When I asked my friend Anne how her transition from stay-at-home mom to fulltime work had gone, she said, “I didn’t open the mail for six months! Something’s got to give.”
It’s true. When you’re juggling job, kids, husband, pets, and house, often something does have to give. I’ve never given up on the mail, but I have played a game I call “Household Limbo: How Low Can You Go?”
It’s like being the anti-Martha Stewart. I’m always trying to determine how far things can fall without falling apart.
You’d be surprised.
For example, I have learned that you can go pretty much indefinitely without changing your children’s beds. (Post potty training, of course.) I get fed up after a couple of weeks of gritty sheets, but the kids just don’t seem to care. I have dispensed with top sheets altogether. They always ended up in a wad at the end of the bed anyway. (I’m not a big fan of daily bed making, either.) So, get a washable comforter and a well-fitted bottom sheet, and voila! Making the bed is a snap.
Until they hit puberty, kids can go quite a long time without a bath. I was always puzzled by my friends who had elaborate, time-consuming daily bath rituals for their babies. Babies don’t really get dirty until they start eating solid food. Until then, you can take care of most of it with a damp washcloth.
The dog can go forever without bathing, as far as I’m concerned. Yeah, she stinks, but she’s a dog.
I’ve never been a stickler for kids wearing pajamas, either. Who cares if they sleep in their clothes? I do require that they remove their shoes, but that just takes a sec. Confession—on more than one late morning, my children have been packed off to school in the clothes they slept in. My brother took this a step further and put on his clean clothes the night before to save time in the morning.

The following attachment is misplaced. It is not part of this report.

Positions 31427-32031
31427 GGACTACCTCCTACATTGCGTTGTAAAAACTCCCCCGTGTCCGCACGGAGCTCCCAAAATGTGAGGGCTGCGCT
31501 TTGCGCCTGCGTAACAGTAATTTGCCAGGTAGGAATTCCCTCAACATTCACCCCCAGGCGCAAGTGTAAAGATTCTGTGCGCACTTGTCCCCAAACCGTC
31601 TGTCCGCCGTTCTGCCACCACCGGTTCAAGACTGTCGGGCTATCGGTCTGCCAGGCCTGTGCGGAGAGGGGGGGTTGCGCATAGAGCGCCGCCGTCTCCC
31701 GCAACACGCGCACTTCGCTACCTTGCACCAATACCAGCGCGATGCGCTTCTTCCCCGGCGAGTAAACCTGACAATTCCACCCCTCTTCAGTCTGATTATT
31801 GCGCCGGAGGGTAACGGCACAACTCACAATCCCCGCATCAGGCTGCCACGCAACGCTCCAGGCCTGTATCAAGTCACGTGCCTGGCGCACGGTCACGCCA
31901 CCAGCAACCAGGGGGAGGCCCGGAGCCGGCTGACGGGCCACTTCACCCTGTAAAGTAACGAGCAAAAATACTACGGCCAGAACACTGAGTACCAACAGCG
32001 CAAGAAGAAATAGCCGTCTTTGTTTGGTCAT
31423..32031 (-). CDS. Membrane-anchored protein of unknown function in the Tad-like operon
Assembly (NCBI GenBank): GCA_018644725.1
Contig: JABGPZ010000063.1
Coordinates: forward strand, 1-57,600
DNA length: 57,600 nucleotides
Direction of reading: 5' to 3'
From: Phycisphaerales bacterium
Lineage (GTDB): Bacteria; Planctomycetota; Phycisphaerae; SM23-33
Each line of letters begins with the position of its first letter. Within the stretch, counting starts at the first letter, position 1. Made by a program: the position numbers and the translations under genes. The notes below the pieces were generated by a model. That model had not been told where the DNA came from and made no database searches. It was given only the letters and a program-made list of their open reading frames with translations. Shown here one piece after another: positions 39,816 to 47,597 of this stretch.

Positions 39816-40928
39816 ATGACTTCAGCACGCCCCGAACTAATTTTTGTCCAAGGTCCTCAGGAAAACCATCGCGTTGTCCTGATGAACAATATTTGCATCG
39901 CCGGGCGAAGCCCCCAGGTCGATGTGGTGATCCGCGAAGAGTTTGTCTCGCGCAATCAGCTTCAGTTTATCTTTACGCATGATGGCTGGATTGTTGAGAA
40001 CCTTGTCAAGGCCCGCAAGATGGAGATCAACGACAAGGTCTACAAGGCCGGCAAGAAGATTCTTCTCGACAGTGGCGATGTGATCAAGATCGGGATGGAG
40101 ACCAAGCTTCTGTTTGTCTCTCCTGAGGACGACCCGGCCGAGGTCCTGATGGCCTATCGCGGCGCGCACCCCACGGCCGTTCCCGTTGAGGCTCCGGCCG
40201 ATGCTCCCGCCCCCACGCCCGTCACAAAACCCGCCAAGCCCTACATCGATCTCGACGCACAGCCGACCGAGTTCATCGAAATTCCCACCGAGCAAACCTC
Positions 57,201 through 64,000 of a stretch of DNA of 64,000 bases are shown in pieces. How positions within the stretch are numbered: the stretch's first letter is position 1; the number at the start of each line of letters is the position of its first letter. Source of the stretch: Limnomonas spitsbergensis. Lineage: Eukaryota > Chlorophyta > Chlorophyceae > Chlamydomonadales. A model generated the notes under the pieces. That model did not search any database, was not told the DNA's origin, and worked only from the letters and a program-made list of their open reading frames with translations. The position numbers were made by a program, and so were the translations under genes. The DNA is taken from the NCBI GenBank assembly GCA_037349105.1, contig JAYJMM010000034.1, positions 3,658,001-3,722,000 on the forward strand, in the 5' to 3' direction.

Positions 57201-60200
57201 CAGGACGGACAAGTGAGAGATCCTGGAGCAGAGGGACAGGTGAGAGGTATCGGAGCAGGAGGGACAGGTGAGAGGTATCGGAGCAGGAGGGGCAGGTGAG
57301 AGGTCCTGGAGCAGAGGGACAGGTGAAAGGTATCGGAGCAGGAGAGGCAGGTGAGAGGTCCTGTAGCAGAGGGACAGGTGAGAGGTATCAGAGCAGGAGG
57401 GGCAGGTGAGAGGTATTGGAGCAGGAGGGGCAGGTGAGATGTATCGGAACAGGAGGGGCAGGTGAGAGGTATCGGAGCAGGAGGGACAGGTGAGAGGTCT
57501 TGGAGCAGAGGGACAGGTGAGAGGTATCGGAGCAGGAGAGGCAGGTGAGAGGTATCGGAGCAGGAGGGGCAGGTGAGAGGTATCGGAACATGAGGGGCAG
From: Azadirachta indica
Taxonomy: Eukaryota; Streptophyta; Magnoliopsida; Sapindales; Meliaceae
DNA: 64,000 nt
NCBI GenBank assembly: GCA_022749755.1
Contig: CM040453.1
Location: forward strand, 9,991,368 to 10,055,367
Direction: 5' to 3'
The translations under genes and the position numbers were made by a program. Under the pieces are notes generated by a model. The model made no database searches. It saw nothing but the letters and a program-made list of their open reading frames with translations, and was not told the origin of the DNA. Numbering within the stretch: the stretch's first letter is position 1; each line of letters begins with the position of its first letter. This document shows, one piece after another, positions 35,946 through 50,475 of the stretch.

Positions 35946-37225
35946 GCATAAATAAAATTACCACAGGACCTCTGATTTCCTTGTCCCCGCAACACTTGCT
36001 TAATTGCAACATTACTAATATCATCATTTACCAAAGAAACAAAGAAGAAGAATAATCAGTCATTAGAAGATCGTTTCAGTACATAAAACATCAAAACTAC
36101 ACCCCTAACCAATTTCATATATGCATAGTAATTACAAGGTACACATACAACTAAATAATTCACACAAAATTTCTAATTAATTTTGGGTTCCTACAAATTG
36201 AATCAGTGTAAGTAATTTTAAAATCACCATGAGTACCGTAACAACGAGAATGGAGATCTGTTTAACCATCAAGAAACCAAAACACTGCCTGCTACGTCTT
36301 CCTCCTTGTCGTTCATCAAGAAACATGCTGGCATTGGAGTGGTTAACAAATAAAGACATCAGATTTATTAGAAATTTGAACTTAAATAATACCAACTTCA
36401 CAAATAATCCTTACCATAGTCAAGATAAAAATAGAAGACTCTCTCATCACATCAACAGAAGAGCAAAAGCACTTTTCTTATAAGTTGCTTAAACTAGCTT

My family will eat pasta and salad without complaint every single day. My son loves the pasta trifecta—macaroni for all three meals. Ditto for pizza, but that gets expensive. Baby carrots are always in my fridge (though I wonder: can something that keeps so long possibly have any nutritional value?) and are pressed into service regularly as “the vegetable.”
And, while I wouldn’t recommend this as a daily practice, once as I was headed out of town for the weekend I put the dirty dishes in the refrigerator (as a temporary measure).
See, it’s always the house that slides. At work, I have a boss. At home, I am the boss.
But there have been times when I’ve let things slip too far.
I’ve had several cleaning ladies quit on me. One got exasperated with having the family underfoot. (We were trying to pick up the house one room ahead of her.) She exclaimed, “I can’t clean like this!” I’m thinking, who is she, Greta Garbo? Another time, unbeknownst to me, there was dog poop in the office when the cleaner came in. I was mortified when she called to say she couldn’t work for me anymore because my house wasn’t “hygienic.”
That seemed a bit extreme—as far as I know, nobody has ever contracted a disease.
You might think from all of this that I’m just a slacker and a slob. You would be wrong. I’d much prefer a tidy house and three square meals a day. But when life threatens to come crashing down around my ears, I think of Anne and the pile of unopened mail. And I know it’s time to play another round of Household Limbo.
By Sally Owen